A week later, the feature was in, and most of the bugs were sorted out. Players could save at any time, and load at any time. While there was only one load slot, the player could load as many times as they liked. That's when I stumbled across some interesting discussions (both at BBG and off-site) about the decision to add save games, and how that changed the feel of the game.

Folks were concerned that the game had become something different: that fear no longer played into decisions, and the game was starting to feel less original and challenging. When permadeath was in place, many players admittedly chickened out when faced with the House at Seven Gables quest. They saw the house, read the spooky description, looked back over all the struggle they endured to stay alive thus far, and said "Nope, not happening."

It was a beautiful example of exactly the kind of role-playing I was hoping to provide.

Fast forward to a later game where saving was possible, and players would just save the game, and continue without fear. They'd explore each path with impunity, and then move on to the next encounter. The entire experience was robbed of its weight.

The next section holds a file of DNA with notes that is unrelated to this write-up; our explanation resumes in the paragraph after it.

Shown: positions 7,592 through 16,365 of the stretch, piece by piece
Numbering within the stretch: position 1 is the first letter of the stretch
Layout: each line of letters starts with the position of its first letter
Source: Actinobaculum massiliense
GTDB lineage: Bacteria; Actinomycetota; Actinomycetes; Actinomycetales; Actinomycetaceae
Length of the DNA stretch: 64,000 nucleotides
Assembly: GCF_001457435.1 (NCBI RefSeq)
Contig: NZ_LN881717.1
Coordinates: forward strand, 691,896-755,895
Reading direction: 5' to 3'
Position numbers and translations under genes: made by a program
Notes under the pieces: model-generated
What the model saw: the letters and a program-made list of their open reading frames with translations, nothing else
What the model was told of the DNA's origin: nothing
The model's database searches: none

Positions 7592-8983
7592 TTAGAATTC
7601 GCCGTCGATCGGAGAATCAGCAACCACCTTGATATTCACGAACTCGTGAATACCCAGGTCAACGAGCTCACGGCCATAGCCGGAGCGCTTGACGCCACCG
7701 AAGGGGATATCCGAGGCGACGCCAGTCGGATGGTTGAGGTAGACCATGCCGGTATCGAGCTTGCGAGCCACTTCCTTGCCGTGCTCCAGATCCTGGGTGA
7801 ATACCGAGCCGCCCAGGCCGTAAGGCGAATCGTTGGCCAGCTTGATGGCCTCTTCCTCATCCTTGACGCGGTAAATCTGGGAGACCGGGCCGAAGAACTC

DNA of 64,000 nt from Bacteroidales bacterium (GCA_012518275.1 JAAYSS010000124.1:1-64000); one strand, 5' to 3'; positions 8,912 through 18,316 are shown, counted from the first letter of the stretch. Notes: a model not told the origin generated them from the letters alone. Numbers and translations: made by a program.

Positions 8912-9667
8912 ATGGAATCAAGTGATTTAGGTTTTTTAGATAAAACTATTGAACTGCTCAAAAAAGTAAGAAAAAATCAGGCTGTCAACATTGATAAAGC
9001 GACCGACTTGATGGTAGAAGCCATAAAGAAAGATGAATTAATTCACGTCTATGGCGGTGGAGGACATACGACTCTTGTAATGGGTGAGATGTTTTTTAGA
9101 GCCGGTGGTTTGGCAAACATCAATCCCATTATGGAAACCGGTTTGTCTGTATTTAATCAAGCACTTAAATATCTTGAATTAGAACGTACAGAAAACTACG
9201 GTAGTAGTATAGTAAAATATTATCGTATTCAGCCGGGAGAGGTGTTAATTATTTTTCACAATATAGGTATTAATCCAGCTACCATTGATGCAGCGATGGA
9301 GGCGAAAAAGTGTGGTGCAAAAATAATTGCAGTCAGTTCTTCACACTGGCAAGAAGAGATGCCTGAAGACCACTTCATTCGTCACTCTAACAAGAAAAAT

After reading through the many discussions, I had to ask myself: why was I adding save games? It was meant to be a tool for the player to solve problems outside the game world. Namely, players who needed to walk away from the browser and wanted to come back later. It was not, however, meant to be a tool for dealing with in-game issues.

Several proponents of save games argued (rightly) that the game was unfair at times, killing players with random dice rolls and no way to mitigate the disaster. To them, save games were a way to make these game balance failures easier to swallow. And while that is one way to address such game design failures, it wasn't in the spirit of NEO Scavenger.